We return to the difference between weight and mass. We introduce Hooke's law for elastic deformations. We consider forces between objects in contact and (for convenience) resolve them into their normal and frictional components – and as usual give you some problems to solve.


4 videos, 1 reading, 4 practice quizzes expand


  1. Video: Lesson 5.1: Weight versus Mass
  2. Practice Quiz: Weight versus Mass
  3. Video: Lesson 5.2: Springs and Hooke's Law
  4. Practice Quiz: Springs and Hooke's Law
  5. Video: Lesson 5.3: Normal and Frictional Forces
  6. Practice Quiz: Normal and Frictional Forces
  7. Video: Lesson 5.4: Friction Problems
  8. Practice Quiz: Friction Problems
  9. Reading: Week 5 Study Aids

Graded: Week 5 Test

WEEK 6


Work, Energy and Power



In week 6 we explore work and energy, then power – the rate of doing work. We'll use work and Newton's second law to derive the quantity called kinetic energy. Looking at where work comes from, we'll distinguish two sorts of force – conservative and non-conservative. That will allow us to introduce potential energy and mechanical energy. Power is the rate of doing work. We'll spend some time relating these quantities and their units to your everyday experience, relating Joules to kilowatt hours (the unit used by electricity companies) and kilowatts to horsepower and to human power.


5 videos, 1 reading, 5 practice quizzes expand


  1. Video: Lesson 6.1: What is Work?
  2. Practice Quiz: What is Work?
  3. Video: Lesson 6.2: Work and Kinetic Energy
  4. Practice Quiz: Work and Kinetic Energy
  5. Video: Lesson 6.3: Work and Potential Energy
  6. Practice Quiz: Work and Potential Energy
  7. Video: Lesson 6.4: Energy Conservation
  8. Practice Quiz: Energy Conservation
  9. Video: Lesson 6.5: Energy, Work and Power
  10. Practice Quiz: Energy, Work and Power
  11. Reading: Week 6 Study Aids
  12. Peer Review: Slip Sliding Away (optional)

Graded: Week 6 Test

WEEK 7


Momentum and Collisions
It’s time for some smashing fun! Once we've defined momentum we'll use momentum to analyse elastic and inelastic collisions. Stand by for hammers, skateboards, car crashes and a bed of nails…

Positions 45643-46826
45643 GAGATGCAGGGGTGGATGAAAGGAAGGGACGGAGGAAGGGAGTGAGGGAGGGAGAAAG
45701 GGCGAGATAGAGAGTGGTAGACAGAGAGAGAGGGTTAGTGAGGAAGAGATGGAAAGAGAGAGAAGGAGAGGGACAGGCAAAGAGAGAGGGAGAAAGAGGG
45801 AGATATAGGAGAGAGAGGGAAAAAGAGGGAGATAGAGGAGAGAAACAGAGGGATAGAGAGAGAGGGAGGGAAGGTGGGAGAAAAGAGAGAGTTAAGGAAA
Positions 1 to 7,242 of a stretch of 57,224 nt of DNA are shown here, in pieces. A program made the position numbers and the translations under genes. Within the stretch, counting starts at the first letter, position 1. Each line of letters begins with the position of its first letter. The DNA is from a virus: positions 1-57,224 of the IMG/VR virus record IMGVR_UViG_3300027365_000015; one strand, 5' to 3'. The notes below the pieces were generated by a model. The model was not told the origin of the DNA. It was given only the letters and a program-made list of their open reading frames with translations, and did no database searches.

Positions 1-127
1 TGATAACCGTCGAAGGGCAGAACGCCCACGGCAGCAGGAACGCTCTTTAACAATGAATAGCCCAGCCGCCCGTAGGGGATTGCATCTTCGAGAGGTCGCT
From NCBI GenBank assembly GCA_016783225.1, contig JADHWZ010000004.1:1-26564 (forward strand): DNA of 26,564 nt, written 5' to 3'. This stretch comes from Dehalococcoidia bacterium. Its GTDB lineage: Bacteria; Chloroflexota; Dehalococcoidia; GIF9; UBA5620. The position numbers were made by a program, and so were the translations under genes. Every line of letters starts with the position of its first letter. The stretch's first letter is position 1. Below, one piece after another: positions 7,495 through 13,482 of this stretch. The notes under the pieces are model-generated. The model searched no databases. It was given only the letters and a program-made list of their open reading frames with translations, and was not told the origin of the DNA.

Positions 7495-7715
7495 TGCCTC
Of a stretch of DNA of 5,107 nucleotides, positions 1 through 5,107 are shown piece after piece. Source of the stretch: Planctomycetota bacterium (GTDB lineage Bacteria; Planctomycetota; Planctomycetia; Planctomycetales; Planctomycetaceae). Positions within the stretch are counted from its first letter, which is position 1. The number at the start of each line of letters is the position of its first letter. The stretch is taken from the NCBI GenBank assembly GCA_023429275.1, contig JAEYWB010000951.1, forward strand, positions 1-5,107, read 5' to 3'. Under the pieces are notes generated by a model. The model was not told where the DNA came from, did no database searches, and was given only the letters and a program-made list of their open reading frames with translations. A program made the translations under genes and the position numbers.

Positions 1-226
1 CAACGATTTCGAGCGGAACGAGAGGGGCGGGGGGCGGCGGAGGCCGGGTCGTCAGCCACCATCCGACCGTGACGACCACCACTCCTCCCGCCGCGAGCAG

4 videos, 1 reading, 4 practice quizzes expand


  1. Video: Lesson 7.1: Momentum and Collisions
  2. Practice Quiz: Momentum and Collisions
  3. Video: Lesson 7.2: Impulse and About Collisions
  4. Practice Quiz: Impulse and About Collisions
  5. Video: Lesson 7.3: Centre of Mass, Elastic and Inelastic Collisions
  6. Practice Quiz: Centre of Mass, Elastic and Inelastic Collisions
  7. Video: Lesson 7.4: Problems Involving Collisions
  8. Practice Quiz: Problems Involving Collisions
  9. Reading: Week 7 Study Aids

Graded: Week 7 Test

WEEK 8


Gravity



For as long as history – and probably much longer – people have stared at the planets and stars and wondered. Why do they shine? What keeps them moving? Why don't they fall down? So next is gravity – and how it runs the solar system, the galaxy and the universe. Escape speed, orbits, satellite manoeuvring, black holes: yes, all of the these.


5 videos, 1 reading, 4 practice quizzes expand


  1. Video: Lesson 8.1: Gravity, Orbits, Planets, Stars...
  2. Practice Quiz: Gravity, Orbits, Planets, Stars...
  3. Video: Lesson 8.2: g Varies with Latitude and Altitude; Gravitational Potential Energy
  4. Practice Quiz: g Varies with Latitude and Altitude; Gravitational Potential Energy
  5. Video: Lesson 8.3: Orbits
  6. Practice Quiz: Orbits
  7. Video: Lesson 8.4: Gravity and Other Forces
  8. Practice Quiz: Gravity and Other Forces
  9. Reading: Week 8 Study Aids
  10. Video: Another Historical Interlude

Graded: Week 8 Test
Graded: End of course survey